Sometimes, we get so lost in the process of living our lives that the lines between two different things keeps thinning down. This happens until we can no longer tell the true motive behind our actions.
For example when one feels so defeated and starts feeling timid and unsure, that inferiority complex could disguise as humility. On the other hand, when one feels so much that he/she has nothing to fear, pride can disguise as courage.
These lines thin down when we neglect to properly and constantly examine ourselves.
There is one of such which is very common today and especially in our present society which runs a system of ‘survival of the fittest’.
The situation is such that our value systems have been mixed up such that the things that matter are disregarded while premium is placed on the mundane.
Such as the case of greed.
Jesus had His own way of defining it: measuring life by possession(mark 8:36)
This is when your sense of worth is tied to the amount of your possession.
Greed equates a person’s worth with a person’s purse.
You got a lot = you are a lot.
You got a little = you are little.
The consequence of such philosophy is the desire to acquire more. It might come with as many excuses as there are in the world but the fact behind it is that, you are the totality of what you own, nothing more. As a result unfortunately, this has caused many, including Christians to resort to uncomely means to acquire wealth.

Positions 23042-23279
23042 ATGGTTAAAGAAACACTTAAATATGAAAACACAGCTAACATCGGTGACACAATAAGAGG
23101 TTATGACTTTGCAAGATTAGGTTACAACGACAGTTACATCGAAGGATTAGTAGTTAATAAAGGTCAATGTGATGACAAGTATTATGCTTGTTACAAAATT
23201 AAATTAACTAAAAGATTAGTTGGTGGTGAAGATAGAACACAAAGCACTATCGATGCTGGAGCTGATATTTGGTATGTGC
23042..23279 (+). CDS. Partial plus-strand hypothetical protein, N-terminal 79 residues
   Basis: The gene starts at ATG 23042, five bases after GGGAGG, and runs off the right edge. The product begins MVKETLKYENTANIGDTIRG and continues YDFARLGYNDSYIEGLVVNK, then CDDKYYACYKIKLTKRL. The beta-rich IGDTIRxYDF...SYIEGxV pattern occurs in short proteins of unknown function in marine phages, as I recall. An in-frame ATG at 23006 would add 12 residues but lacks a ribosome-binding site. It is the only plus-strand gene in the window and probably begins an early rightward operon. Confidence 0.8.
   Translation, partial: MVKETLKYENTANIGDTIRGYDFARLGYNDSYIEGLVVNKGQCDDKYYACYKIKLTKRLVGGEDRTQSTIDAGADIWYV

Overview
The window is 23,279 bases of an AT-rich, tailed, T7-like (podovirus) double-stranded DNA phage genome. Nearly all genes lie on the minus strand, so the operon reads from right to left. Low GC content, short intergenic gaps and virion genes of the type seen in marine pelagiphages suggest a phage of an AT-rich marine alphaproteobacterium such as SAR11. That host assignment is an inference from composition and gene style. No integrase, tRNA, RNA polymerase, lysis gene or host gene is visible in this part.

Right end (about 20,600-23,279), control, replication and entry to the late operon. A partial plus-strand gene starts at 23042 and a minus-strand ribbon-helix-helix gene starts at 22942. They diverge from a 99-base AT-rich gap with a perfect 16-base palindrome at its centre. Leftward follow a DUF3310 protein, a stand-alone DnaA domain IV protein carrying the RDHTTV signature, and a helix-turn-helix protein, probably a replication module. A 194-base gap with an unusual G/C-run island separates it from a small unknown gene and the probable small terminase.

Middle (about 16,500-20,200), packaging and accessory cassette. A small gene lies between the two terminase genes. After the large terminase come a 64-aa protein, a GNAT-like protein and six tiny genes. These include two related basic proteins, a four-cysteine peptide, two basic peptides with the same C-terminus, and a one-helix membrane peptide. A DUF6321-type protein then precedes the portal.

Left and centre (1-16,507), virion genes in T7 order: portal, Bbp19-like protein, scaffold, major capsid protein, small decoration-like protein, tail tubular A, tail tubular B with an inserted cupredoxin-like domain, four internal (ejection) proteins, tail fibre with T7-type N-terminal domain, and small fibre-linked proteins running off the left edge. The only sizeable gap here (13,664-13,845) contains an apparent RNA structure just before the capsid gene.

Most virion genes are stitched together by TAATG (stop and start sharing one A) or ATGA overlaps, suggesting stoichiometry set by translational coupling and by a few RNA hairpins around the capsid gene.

There is a very simple checklist you can use:
Greed is not usually measured by what a thing costs, but what it costs you.
When next you want something, you can sit down and ask yourself, what will this cost you?
If it costs you your faith,
If it costs you your integrity,
If it will cost another person, that is at the expense of another’s faith or integrity, image or even justice
If it will cost you your virtue
If it will cost your your relationship with God, etc
Then no matter the reason you give for going after it, it is most likely caused by greed.